Toto, we’re not in Kansas anymore: Exploring the Contours of the Financial System After the Tornado

2017-04-15T14:34:10-04:00August 16, 2010|

Just as a tornado in Kansas transplanted Dorothy and, her dog, Toto from familiar comforts to the unknown land of Oz, the global crisis has led many to wonder what has become of the global financial system and, more importantly, what will it look like next. Is the wicked witch of the West—excessive risk taking and leverage—really dead? Now, as the storm subsides, there is time to speculate about what the future financial sector might look like. Here, Laura Kodres blogs about a new Staff Position Note she co-authored with Aditya Narain that attempts to discern the contours of this new financial landscape.

It’s Hip to Be Square—Why Good Financial Sector Supervision Is Important

2017-04-15T14:36:59-04:00May 27, 2010|

As the financial crisis taught us, supervision is incredibly important. Countries with the same set of rules had very different experiences during the crisis. Why? There are clearly many reasons but one of them is “better supervision.” After all, rules are only as good as their implementation. In some countries, the financial supervisor became the unsung hero of the crisis. One might say “It’s hip to be square!”

IMF Opens Up: Partnerships with Donors a Win-Win

2017-04-15T14:39:50-04:00March 18, 2010|

Technical assistance in the IMF’s areas of core expertise is not only an important complement to the IMF’s policy advice in many countries but also helps them pursue their broader developmental and poverty reduction strategies by strengthening their capacity in macroeconomic management.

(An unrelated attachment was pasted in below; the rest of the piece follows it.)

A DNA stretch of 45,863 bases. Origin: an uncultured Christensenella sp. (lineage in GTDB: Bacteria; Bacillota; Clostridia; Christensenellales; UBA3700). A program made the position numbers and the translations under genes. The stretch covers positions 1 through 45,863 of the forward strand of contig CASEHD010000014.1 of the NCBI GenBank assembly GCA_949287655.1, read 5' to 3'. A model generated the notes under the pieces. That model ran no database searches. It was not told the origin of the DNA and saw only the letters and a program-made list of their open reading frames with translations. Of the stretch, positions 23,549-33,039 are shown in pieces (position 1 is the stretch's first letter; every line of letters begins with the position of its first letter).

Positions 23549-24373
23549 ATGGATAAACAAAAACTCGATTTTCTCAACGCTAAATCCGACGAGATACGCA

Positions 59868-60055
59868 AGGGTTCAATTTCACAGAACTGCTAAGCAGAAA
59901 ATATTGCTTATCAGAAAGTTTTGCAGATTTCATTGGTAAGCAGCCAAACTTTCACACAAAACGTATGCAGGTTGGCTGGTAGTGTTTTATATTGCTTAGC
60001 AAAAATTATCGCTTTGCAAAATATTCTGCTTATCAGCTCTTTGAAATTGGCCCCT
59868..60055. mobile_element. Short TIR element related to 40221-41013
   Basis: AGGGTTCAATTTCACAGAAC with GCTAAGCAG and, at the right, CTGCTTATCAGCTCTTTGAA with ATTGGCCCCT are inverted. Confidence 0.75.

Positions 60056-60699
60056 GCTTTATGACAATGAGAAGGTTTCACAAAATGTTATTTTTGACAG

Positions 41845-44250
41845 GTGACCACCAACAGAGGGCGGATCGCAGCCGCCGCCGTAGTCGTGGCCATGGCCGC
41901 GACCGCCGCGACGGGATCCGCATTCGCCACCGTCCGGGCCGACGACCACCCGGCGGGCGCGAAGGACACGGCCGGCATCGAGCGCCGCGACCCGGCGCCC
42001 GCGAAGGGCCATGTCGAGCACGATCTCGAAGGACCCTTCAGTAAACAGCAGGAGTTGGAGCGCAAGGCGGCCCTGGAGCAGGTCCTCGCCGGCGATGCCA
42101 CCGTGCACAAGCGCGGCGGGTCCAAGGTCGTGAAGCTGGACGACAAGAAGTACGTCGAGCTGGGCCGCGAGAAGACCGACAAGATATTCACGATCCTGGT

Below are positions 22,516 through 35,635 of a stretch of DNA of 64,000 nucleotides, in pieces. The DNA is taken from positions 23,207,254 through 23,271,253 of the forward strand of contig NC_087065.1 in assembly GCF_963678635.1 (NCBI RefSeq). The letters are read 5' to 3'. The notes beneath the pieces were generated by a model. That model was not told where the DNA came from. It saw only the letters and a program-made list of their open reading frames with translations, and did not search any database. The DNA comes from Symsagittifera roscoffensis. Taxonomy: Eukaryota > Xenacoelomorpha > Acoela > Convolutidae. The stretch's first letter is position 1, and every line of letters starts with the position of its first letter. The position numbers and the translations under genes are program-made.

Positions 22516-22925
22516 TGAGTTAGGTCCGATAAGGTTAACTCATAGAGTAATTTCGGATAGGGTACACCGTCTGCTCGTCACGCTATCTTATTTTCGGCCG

Too Important to Fail?

2017-04-15T14:42:51-04:00December 8, 2009|

Over the past two years, disruptive failures, shotgun marriages, and government bailouts of some household names in the financial industry have placed the age-old issue of “too big to fail” at the center of financial sector policy discussions.

Going Beyond the Rules

2017-04-15T14:43:00-04:00December 1, 2009|

Some countries with similar financial and regulatory systems fared differently during this crisis. What are the reasons for this? And what made some financial institutions with similar business models, and in the same country, better equipped to deal with the virulence of the crisis?
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